• Don’t bother with welcome messages—cut to the chase if you want to keep customers interested in what you have to offer
    • Match your opening message to consumers’ strongest motivators—let them know what they have to gain by staying, and what they stand to lose by clicking through to someplace else
  • Your opener should answer the ultimate consumer question: “what’s in it for me?”
build trust and likability
Build Trust and Likability
  • It Starts with look and feel
    • Web design is your version of visual merchandising/retail ambiance. Choose design elements carefully and accordingly.
    • The look of your homepage will be a make-it-or-break-it point for many visitors, as design indicates personality, product quality, validity, etc.
  • Make your web design represent your brand and your product to a ‘T’
  • Your goal in creating atmosphere on the internet is to overcome the inadequacy that comes with the lack of material/physical aspect of conventional business
boost consumer confidence
Boost Consumer Confidence
  • Web Consumers are the ultimate skeptics
    • Let consumers take a peek behind the curtain of your life and your business
    • Provide contact information in order to indicate an open channel of communication
    • VERIFY all of your claims with hard evidence. If you and your product are good, prove it beyond all reasonable doubt
    • Give free samples or trial downloads
    • Provide specifics wherever possible—numbers of satisfied customers, etc. Avoid vague generalizations.
    • Certification—register with the Better Business Bureau (BBB) to show that your operation is legitimate and safe, not an infamous online scam or rip off.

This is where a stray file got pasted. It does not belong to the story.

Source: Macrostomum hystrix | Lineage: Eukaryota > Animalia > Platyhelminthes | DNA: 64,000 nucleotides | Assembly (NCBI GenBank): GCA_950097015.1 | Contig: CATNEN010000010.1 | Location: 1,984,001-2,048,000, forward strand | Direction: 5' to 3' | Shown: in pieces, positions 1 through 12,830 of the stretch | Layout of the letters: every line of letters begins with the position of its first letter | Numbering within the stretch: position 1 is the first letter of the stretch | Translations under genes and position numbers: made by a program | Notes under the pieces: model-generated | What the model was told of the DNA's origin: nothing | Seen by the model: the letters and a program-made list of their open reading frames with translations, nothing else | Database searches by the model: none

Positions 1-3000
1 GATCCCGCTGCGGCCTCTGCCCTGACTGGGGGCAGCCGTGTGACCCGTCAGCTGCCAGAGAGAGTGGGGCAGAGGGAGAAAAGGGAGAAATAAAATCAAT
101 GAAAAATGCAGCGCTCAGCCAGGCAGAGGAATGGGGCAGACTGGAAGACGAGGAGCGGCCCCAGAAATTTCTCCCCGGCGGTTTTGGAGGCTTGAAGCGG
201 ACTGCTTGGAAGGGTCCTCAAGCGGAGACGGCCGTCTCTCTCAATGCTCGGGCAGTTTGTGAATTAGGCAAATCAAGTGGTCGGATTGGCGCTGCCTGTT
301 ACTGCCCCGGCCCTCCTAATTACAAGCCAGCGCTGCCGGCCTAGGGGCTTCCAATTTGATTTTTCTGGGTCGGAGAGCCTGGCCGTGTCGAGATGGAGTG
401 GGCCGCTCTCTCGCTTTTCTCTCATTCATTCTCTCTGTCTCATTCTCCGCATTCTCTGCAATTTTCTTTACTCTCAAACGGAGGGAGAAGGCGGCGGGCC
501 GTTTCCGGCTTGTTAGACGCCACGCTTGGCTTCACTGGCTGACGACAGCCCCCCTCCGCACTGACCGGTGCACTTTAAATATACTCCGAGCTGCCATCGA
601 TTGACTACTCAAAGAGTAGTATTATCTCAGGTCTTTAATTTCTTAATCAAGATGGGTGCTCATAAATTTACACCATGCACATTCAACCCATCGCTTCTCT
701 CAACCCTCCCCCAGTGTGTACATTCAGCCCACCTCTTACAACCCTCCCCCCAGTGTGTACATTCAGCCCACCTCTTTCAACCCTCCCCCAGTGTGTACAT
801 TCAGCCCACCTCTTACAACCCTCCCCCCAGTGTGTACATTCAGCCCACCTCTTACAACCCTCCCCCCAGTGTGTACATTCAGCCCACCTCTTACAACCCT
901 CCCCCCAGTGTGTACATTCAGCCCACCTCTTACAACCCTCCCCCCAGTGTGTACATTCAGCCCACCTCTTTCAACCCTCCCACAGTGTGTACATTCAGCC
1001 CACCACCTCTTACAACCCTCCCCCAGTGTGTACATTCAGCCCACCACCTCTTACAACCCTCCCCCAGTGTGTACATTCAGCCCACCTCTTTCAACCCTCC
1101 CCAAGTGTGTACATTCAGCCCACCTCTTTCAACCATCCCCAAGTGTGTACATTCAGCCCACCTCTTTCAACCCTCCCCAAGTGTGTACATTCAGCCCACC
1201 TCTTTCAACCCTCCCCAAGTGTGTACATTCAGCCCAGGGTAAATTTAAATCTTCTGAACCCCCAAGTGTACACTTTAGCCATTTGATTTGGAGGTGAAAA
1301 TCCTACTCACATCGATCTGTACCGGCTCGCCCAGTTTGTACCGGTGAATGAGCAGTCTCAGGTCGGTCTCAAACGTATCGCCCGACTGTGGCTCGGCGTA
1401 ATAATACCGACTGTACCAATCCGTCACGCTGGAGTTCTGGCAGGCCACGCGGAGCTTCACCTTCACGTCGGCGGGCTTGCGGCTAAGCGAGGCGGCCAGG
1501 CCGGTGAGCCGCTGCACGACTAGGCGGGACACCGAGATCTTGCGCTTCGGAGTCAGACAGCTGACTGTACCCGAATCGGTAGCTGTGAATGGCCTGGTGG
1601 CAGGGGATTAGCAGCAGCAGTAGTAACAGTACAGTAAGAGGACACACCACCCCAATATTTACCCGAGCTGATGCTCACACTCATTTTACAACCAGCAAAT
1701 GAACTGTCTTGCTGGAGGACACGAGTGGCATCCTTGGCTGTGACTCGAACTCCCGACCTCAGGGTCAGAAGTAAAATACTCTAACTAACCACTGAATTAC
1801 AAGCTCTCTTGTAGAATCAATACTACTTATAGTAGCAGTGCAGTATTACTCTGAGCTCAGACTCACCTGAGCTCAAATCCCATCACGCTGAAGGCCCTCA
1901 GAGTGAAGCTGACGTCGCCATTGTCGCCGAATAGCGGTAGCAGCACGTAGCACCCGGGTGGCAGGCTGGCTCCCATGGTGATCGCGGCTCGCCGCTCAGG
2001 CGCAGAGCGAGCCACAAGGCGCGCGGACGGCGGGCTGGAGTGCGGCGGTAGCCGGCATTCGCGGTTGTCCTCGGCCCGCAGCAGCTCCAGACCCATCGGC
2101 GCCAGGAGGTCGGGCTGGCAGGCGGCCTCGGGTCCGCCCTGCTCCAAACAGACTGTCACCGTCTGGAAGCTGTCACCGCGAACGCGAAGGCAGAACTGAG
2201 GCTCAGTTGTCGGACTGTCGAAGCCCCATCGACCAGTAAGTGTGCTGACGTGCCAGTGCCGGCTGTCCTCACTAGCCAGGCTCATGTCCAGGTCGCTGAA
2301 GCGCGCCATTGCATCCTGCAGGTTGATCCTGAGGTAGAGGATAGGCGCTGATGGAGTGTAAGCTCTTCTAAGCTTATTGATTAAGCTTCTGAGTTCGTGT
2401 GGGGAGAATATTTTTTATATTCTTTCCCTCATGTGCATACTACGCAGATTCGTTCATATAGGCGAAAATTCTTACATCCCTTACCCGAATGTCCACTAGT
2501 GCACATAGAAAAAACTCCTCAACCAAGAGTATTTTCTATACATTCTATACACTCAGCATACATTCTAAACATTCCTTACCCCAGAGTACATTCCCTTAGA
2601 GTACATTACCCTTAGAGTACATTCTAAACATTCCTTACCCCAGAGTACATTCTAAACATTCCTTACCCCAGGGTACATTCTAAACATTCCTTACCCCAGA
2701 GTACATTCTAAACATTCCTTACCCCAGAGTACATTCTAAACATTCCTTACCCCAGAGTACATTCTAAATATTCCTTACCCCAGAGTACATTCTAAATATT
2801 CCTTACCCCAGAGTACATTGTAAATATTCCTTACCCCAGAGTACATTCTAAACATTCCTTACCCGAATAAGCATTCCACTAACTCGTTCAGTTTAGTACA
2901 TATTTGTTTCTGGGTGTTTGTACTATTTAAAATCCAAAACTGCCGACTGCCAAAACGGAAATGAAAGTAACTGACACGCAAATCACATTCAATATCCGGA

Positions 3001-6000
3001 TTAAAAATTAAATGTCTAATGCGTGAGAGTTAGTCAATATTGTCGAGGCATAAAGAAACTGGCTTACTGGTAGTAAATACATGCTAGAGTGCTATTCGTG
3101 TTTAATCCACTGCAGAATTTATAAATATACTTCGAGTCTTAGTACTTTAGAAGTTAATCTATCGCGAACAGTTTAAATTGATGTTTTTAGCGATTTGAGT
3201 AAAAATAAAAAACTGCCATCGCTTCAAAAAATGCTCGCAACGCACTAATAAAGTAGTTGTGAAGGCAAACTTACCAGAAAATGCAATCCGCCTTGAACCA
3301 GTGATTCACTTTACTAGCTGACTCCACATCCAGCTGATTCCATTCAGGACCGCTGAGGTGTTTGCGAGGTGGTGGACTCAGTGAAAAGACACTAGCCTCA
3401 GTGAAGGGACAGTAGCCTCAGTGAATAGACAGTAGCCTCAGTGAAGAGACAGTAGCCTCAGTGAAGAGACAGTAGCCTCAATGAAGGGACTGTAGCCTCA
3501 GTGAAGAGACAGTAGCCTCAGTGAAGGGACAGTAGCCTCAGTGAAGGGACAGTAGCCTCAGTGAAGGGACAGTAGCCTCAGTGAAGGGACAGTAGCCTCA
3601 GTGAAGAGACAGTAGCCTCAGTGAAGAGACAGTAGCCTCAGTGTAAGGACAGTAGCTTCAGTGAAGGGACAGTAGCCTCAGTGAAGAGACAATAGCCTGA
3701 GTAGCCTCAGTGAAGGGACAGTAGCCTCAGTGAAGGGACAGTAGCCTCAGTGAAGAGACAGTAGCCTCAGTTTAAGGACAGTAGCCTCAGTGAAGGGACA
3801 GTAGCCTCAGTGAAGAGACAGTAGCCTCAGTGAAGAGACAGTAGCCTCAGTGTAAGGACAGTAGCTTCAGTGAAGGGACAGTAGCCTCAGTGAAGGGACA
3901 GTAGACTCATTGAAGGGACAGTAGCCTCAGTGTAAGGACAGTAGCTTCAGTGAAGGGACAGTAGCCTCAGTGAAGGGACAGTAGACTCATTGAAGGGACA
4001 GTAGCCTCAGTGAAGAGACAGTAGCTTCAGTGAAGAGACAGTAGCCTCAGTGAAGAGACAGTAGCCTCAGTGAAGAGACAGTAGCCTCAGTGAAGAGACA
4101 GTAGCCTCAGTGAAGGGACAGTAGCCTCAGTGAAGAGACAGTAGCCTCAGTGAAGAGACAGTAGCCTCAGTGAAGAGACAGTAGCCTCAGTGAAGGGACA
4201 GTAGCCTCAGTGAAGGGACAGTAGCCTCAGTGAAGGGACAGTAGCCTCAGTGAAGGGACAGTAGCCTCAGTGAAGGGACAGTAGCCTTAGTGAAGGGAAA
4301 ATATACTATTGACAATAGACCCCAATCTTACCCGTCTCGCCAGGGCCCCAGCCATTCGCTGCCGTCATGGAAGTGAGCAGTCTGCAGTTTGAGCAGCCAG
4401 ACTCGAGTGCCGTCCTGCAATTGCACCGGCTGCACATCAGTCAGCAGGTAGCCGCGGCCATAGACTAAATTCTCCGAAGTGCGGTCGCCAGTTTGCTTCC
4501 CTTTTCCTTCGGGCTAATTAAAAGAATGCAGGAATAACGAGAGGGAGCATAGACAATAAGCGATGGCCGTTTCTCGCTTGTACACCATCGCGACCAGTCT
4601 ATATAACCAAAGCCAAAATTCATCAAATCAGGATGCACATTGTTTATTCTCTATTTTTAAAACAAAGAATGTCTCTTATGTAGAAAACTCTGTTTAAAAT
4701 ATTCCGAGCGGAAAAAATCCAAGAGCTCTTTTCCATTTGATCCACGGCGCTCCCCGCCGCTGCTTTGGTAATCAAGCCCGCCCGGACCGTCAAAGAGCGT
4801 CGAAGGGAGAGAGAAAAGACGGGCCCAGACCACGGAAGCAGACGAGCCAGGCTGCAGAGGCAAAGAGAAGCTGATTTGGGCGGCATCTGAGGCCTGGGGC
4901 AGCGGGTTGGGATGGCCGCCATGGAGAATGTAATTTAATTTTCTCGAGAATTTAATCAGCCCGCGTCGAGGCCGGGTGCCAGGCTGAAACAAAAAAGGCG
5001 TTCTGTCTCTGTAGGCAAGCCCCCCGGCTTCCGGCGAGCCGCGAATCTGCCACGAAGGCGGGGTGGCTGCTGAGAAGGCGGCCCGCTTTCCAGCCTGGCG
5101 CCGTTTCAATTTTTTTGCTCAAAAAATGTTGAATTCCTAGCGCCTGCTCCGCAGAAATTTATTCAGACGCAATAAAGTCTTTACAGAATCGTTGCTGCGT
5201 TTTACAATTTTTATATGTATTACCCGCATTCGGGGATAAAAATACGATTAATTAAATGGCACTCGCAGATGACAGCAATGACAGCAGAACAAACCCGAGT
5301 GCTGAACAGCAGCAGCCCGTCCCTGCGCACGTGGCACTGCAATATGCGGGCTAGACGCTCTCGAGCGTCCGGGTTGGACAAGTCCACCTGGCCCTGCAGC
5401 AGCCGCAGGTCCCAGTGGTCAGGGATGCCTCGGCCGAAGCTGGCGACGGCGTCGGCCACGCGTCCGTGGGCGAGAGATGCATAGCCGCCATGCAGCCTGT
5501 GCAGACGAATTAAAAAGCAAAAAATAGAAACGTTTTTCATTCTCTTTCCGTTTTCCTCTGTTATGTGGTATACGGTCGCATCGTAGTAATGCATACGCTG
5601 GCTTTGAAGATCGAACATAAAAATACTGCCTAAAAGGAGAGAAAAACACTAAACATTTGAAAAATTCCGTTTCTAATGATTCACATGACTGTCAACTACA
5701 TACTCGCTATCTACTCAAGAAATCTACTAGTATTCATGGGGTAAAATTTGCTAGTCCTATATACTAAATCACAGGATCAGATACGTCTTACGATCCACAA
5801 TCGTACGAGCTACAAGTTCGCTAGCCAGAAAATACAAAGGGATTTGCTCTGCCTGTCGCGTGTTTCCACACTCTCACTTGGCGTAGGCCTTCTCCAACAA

make your site usable
Make Your Site Usable
  • The #1 Usability Principle
    • SIMPLICITY! Findinga balance of simplicity is extremely difficult, but very effective for boosting sales/achieving MWRs
    • Anything that reduces consumer effort increases the chances of them staying on your site for a longer period of time, so…
    • …Do some thorough idiot-proofing. If a complete moron can successfully navigate your website, you’ve done a great job of making things easy for your consumer
    • Example: “The Rule of 7”
      • Do not include more than 7 main links in a table of contents. If you do, you risk the consumer becoming overwhelmed.
meandering lost sales
Meandering = Lost Sales
  • Surfing the Web  Anyone who has actually surfed knows that this phrase is a very accurate representation of how people use the Internet
      • DO NOT distract consumers with unimportant links as they travel the path to sales in your website.
      • The internet is, by nature, an extraordinarily distracting place. We flow from link to link to link.
      • This is where literal “surfing” comes in—you ride the waves wherever they take you. Always remember that the current is strong, and consumers will more likely than not end up in a place that they hadn’t even considered going when they originally sat down at their computers. Your job is to keep them focused in order to avoid this outcome.
two critical sales builders
Two Critical Sales Builders
  • Testimonials
        • Testimonials must be verifiable (i.e., some form of contact information must be included), and they should always make specific statements.
        • Success stories are always helpful, but…
        • …YOU HAVE TO KEEP IT REAL. If a testimony isn’t believable, it will not only NOT help you sell, it might hinder/negatively impact your future sales potential and brand image
  • Guarantees
        • Give consumers time to sample and evaluate the product
        • Refund absolutely everything if they are dissatisfied
        • Again, BE SPECIFIC. This is one place where consumers will not tolerate vague claims.
        • Finally, be sure that you have a product that delivers and satisfies. Then your personal risk becomes superfluous!
build community to build sales
Build Community to Build Sales
  • PEOPLE LOVE TO BELONG. Humans have an intrinsic need for inclusion and acceptance.
    • Providing opportunities for consumers to relate to one another and “bond” over your product and related issues can only help your site SELL.